How to Grow and Care for Euonymus
Whether in shrub or vine form, euonymus’s popularity is matched only by its propensity for annoying pests and disease problems. We offer solutions to common issues as well as suggestions for native alternatives to replace problematic euonymus plants.
Drive through any neighborhood and it seems like euonymus has won a popularity contest among gardeners. Nearly twenty different species and hundreds of cultivated varieties of this durable and colorful plant are grown in gardens across the country. Euonymus have been bred for different traits that include eye-catching fruit, colorful foliage, or shrubby or vining habit. Unfortunately, euonymus are plagued by severe pest and disease issues, and some non-native euonymus have become invasive in many areas, which means that gardeners should think twice before adding this versatile plant to the landscape.
Courtesy Proven Winners® ColorChoice® Flowering Shrubs
Low-growing, evergreen euonymus needs average water and tolerates part sun to shade. This variety is called 'White Album.'
Botanical Name: Euonymus spp.
Common Name: Euonymus
Light Needs: Full sun to part shade
Hardiness Zones: Reliably 6 to 8, but varies by species
Height & Width: Differs by species
Growth Rate: Medium to fast
If you are in the market for an attractive, bulletproof shrub or groundcover, there was once a time when euonymus would have been it. Today, most ornamental species of euonymus have fallen out of favor either because of severe susceptibility to a host of pests and diseases, aggressively weedy and even invasive qualities, frequent reversions where selections with brightly colored leaves return to a green-leaved form, and overuse. With that said, not all euonymus are exactly alike. Read on to learn more about the most commonly grown euonymus species.
Burning bush (Euonymus alatus) is inconspicuous in the landscape for most of the year, but its brilliant display of fiery red fall color has made it a mainstay in many American gardens. Also known as fire bush or winged euonymus, this species may grow to 20 feet tall and wide, although there are many compact varieties available. Unfortunately, birds have spread the seeds of this species beyond the garden walls, and it has become invasive in many areas. Consider native alternatives like Virginia sweetspire (Itea virginica), oakleaf hydrangea (Hydrangea quercifolia), or blackhaw viburnum (Viburnum prunifolium). Burning bush is reliably hardy in zones 4 to 8, although zone 9 gardens in dry areas like the West Coast should be able to grow this species too.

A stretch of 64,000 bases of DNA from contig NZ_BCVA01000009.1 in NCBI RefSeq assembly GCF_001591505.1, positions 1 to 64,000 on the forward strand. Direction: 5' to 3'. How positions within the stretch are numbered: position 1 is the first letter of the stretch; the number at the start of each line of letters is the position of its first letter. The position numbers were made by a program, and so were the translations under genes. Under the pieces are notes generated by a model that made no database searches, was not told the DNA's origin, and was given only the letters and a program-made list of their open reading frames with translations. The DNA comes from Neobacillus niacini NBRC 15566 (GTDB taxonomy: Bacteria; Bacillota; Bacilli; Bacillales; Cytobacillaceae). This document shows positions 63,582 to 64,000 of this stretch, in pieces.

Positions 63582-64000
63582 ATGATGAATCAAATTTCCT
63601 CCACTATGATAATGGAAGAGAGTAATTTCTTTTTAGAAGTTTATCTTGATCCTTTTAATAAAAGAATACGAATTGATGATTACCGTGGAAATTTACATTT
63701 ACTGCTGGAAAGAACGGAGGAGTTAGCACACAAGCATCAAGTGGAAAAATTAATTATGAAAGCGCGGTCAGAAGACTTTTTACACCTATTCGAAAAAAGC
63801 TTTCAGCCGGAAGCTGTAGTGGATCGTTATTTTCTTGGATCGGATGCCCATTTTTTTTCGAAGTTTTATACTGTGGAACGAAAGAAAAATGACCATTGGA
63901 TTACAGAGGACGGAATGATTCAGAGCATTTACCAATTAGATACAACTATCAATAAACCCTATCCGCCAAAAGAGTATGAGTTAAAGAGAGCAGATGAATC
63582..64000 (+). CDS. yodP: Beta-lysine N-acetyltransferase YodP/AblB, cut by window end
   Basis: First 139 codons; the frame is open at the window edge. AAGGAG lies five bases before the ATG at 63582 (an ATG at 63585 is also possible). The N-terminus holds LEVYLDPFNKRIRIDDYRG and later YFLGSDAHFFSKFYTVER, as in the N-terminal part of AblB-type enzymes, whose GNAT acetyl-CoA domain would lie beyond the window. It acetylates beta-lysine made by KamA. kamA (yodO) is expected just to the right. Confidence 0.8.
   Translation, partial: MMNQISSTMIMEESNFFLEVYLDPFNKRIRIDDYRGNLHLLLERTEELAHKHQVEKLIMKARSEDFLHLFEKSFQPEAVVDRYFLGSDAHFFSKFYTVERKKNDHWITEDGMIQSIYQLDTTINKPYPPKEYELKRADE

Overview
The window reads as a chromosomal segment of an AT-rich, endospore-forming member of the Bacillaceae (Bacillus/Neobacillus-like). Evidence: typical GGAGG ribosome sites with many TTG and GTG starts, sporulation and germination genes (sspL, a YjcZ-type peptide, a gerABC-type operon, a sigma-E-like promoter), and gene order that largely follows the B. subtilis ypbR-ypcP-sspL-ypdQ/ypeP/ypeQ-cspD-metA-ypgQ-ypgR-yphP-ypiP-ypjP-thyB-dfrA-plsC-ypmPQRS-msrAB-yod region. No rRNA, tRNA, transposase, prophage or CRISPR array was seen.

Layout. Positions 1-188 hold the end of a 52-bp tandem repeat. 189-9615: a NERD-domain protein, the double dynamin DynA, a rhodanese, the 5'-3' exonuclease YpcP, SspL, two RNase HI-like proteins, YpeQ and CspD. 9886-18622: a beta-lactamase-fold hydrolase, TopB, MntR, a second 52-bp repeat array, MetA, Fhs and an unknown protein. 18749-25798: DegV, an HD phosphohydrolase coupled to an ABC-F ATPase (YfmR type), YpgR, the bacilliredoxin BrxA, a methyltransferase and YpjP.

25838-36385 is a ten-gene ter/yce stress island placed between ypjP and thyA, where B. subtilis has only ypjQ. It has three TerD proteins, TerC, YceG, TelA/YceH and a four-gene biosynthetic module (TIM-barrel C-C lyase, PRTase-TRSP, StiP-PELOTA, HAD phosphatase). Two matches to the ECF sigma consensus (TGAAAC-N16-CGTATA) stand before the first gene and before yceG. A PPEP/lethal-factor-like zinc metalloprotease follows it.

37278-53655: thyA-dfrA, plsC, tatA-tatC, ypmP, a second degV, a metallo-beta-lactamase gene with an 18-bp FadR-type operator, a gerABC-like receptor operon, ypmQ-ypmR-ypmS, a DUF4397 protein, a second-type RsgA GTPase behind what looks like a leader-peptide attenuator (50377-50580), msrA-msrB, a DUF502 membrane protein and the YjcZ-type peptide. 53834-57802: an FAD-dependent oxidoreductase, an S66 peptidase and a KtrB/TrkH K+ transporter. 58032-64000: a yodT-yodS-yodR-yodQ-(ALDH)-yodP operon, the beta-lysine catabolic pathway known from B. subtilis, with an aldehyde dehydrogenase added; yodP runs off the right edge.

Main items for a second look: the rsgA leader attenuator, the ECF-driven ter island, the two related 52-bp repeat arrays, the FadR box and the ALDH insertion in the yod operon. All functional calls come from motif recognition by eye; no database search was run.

Strawberry bush or hearts-a-bustin’ (Euonymus americanus) is native to Eastern North America from New York south to Texas and Florida. Strawberry bush can be found growing in woodlands and along streams alongside dogwood, viburnum, oak and pine. Unlike many other ornamental species of euonymus, strawberry bush has a very airy, open habit and really isn’t noticeable for most of the year. That is, until the fall when the knobby bubblegum pink fruits pop open to reveal yellow-white seeds. This species will develop into a roughly 6-foot-tall bush with a suckering habit. Hardy in zones (5)6 to 9.
Spindle Tree (Euonymus europaeus) is a small tree that has historically been grown for its showy display of pink fruit in the fall and golden or burgundy autumn foliage. The spindle tree is native to Europe and western Asia. It spreads easily by seeds, and weeding seedlings can be an annoying chore. Unfortunately, this species has escaped cultivation and become invasive in many areas. Consider native alternatives like Carolina silverbell (Halesia carolina), flowering dogwood (Cornus florida), and redbud (Cercis canadensis). Spindle tree will grow to about 30 feet tall and 25 feet wide, and it is hardy in zones 4 to 7.
Wintercreeper euonymus (Euonymus fortunei) is a versatile species with shrubby, groundcover, and vining varieties on the market. Although this euonymus typically grows as a 1-foot-tall spreading groundcover, some varieties become 6-foot shrubs. This tough plant has many selections for variegated foliage and form. Unfortunately, wintercreeper euonymus will self-seed and may out-compete native plants — especially in shady woodland situations. Consider alternatives such as cotoneaster (Cotoneaster spp.), creeping raspberry (Rubus calycinoides), bugleweed (Ajuga reptans), and native partridgeberry (Mitchella repens). Wintercreeper euonymus is hardy in zones (4)5 to 9, but may need protection from snow in northern regions